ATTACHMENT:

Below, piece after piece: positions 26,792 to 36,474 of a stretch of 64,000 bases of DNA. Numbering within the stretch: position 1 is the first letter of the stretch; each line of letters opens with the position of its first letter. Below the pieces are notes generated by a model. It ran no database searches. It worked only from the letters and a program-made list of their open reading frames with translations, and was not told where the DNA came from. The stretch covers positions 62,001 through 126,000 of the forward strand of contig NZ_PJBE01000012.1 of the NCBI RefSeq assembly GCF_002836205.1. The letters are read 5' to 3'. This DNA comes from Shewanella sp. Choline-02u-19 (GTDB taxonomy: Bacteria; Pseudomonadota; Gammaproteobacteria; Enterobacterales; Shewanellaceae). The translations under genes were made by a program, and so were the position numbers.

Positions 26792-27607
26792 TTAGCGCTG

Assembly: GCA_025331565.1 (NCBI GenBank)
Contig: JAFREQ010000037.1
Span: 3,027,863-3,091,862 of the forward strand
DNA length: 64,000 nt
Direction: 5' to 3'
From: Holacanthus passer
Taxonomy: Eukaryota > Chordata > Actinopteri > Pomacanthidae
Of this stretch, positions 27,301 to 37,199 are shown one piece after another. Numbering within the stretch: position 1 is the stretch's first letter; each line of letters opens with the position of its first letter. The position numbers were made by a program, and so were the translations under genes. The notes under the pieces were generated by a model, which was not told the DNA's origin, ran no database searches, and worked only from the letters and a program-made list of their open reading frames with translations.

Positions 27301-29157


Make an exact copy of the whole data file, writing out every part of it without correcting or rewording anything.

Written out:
Below, piece after piece: positions 26,792 to 36,474 of a stretch of 64,000 bases of DNA. Numbering within the stretch: position 1 is the first letter of the stretch; each line of letters opens with the position of its first letter. Below the pieces are notes generated by a model. It ran no database searches. It worked only from the letters and a program-made list of their open reading frames with translations, and was not told where the DNA came from. The stretch covers positions 62,001 through 126,000 of the forward strand of contig NZ_PJBE01000012.1 of the NCBI RefSeq assembly GCF_002836205.1. The letters are read 5' to 3'. This DNA comes from Shewanella sp. Choline-02u-19 (GTDB taxonomy: Bacteria; Pseudomonadota; Gammaproteobacteria; Enterobacterales; Shewanellaceae). The translations under genes were made by a program, and so were the position numbers.

Positions 26792-27607
26792 TTAGCGCTG

Assembly: GCA_025331565.1 (NCBI GenBank)
Contig: JAFREQ010000037.1
Span: 3,027,863-3,091,862 of the forward strand
DNA length: 64,000 nt
Direction: 5' to 3'
From: Holacanthus passer
Taxonomy: Eukaryota > Chordata > Actinopteri > Pomacanthidae
Of this stretch, positions 27,301 to 37,199 are shown one piece after another. Numbering within the stretch: position 1 is the stretch's first letter; each line of letters opens with the position of its first letter. The position numbers were made by a program, and so were the translations under genes. The notes under the pieces were generated by a model, which was not told the DNA's origin, ran no database searches, and worked only from the letters and a program-made list of their open reading frames with translations.

Positions 27301-29157